Cisco seems to be taking the story seriously enough that, according to the Financial Times (regwalled)Chambers has picked up a fresh sheet of letterhead and despatched it to 1600 Pennsylvania Avenue with an angry message to the effect that, to quote the pink pages, “if these allegations are true, these actions will undermine confidence in our industry and in the ability of technology companies to deliver products globally
The terms web design and web development are sometimes thought of as interchangeable. Allthough, the two have very different meanings. Let’s look at the differences. Know what your looking for so you know who to hire.
Web design is the front-end part of the website that you see on the screen. Web design is focused primarily on how a site looks, the visual represenstantion and how visitors who come to the site interact with it. Good web designers create websites that look great based on basic design principles blended with branding the look and feel of the business, person, or general industry the website is about. Visuals are only part of the design. Understanding usability and location of links, text and graphics is also neccessary to create a pleasent experince for your visitors or they may not return. Visitors and customers that are able to simply navigate around and find the information and products they came looking for don’t think twice about the great design the web designer created for them.
Please don’t blur the two, because you may think you talking to a designer when you may be talking to a developer and get unexpected results or become fustrated. Then again, most designers in today’s world will know some code and respect the development process. In turn most developers will understand the value of good design and create a website that functions around a particular design.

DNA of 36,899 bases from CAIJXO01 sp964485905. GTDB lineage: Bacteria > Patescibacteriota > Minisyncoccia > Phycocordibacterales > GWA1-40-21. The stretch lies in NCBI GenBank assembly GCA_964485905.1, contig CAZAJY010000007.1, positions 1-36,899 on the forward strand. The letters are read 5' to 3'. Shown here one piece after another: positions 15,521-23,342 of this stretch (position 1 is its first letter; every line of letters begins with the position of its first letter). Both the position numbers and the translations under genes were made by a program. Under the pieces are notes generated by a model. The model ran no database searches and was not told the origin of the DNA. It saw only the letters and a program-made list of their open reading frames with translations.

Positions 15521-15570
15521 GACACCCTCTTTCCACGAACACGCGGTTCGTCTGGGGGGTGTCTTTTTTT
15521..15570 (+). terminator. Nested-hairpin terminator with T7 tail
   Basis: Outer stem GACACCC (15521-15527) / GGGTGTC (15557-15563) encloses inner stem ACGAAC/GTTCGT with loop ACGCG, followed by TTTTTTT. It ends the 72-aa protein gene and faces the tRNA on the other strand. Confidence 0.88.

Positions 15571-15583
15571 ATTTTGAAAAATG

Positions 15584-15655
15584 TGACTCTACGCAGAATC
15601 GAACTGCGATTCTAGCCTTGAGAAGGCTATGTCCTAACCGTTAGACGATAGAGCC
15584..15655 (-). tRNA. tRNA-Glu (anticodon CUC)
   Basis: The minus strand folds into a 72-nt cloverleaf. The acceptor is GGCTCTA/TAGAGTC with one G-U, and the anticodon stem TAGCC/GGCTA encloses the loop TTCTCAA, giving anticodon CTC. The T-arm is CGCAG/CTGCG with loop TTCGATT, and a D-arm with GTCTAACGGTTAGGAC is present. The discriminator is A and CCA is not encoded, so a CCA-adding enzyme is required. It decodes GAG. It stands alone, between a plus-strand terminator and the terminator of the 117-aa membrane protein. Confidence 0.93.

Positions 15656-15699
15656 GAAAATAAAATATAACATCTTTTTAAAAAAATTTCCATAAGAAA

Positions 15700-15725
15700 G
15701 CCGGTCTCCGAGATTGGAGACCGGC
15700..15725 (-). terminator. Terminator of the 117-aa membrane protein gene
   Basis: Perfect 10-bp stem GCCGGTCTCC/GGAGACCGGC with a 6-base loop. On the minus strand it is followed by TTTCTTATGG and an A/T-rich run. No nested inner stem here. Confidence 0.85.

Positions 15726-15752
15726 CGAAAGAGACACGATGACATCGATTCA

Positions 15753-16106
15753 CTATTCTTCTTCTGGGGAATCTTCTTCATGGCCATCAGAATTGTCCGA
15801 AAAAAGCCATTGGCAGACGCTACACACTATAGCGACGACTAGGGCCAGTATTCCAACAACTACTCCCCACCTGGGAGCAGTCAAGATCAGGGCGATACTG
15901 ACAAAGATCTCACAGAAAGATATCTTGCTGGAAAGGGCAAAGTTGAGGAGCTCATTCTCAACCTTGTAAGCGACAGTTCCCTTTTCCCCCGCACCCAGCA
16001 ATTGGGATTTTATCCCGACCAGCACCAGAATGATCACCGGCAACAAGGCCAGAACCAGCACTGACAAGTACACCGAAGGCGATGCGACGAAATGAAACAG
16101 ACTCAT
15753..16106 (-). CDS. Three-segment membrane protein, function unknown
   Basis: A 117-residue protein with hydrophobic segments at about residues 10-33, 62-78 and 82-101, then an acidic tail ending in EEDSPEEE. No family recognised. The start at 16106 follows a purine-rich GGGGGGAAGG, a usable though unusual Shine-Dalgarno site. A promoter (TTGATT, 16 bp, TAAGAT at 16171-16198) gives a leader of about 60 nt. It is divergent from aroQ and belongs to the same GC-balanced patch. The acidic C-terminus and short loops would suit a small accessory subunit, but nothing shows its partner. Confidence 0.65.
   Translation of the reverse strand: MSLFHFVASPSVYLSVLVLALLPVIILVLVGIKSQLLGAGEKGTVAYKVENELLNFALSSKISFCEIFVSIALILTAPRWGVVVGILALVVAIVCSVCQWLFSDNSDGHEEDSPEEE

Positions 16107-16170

Finding a graphic-web developer, one who is both versed and experinced in creating a good design (front-end) and developing a website(back-end) around the same design he/she created is a rare and valuable find. Think of all the pieces to that go into a website that do NOT need to be communicated between two different people! That you need to communicate to only one person who understands the scope of a project from beginning to end. The time,savings, possible missed communication and collaborations are just not there to happen. If it does, that is soley between the client and the graphic-web developer. Ultimately it is one less person to have to explain anything to.
Hyper-rich inventor claims to have cracked Iron Man-inspired design process
In a very meta piece of invention, PayPal hecamillionaire Elon Musk has promised that the 3D gesture-hologram system used by Musk-inspired Tony Stark in the Iron Man movies could soon be a reality.
The entrepreneur tweeted that he had come up with a way to let people design industrial parts with a few waves of their hands. Musk also promised to post a video of himself creating a rocket part with hand gestures and then immediately printing it in titanium sometime this week.
We figured out how to design rocket parts just w hand movements through the air (seriously). Now need a high frame rate holograph generator.
Meanwhile, Musk’s electric carmaking firm Tesla Motors saw its market value inch over $20bn for a short while yesterday, as sales increases gave investors confidence that the billionaire can keep folks interested in e-cars.
The company finished the day with stocks at a record $164.22, putting its market capitalisation at $19.94bn. Earlier in the day Tesla shares had reached a peak of $173.
Despite early teething problems, Tesla is now riding high as its Model S is the third-best selling luxury sedan in California, the biggest US market, according to the California Auto Outlook of the second quarter. ®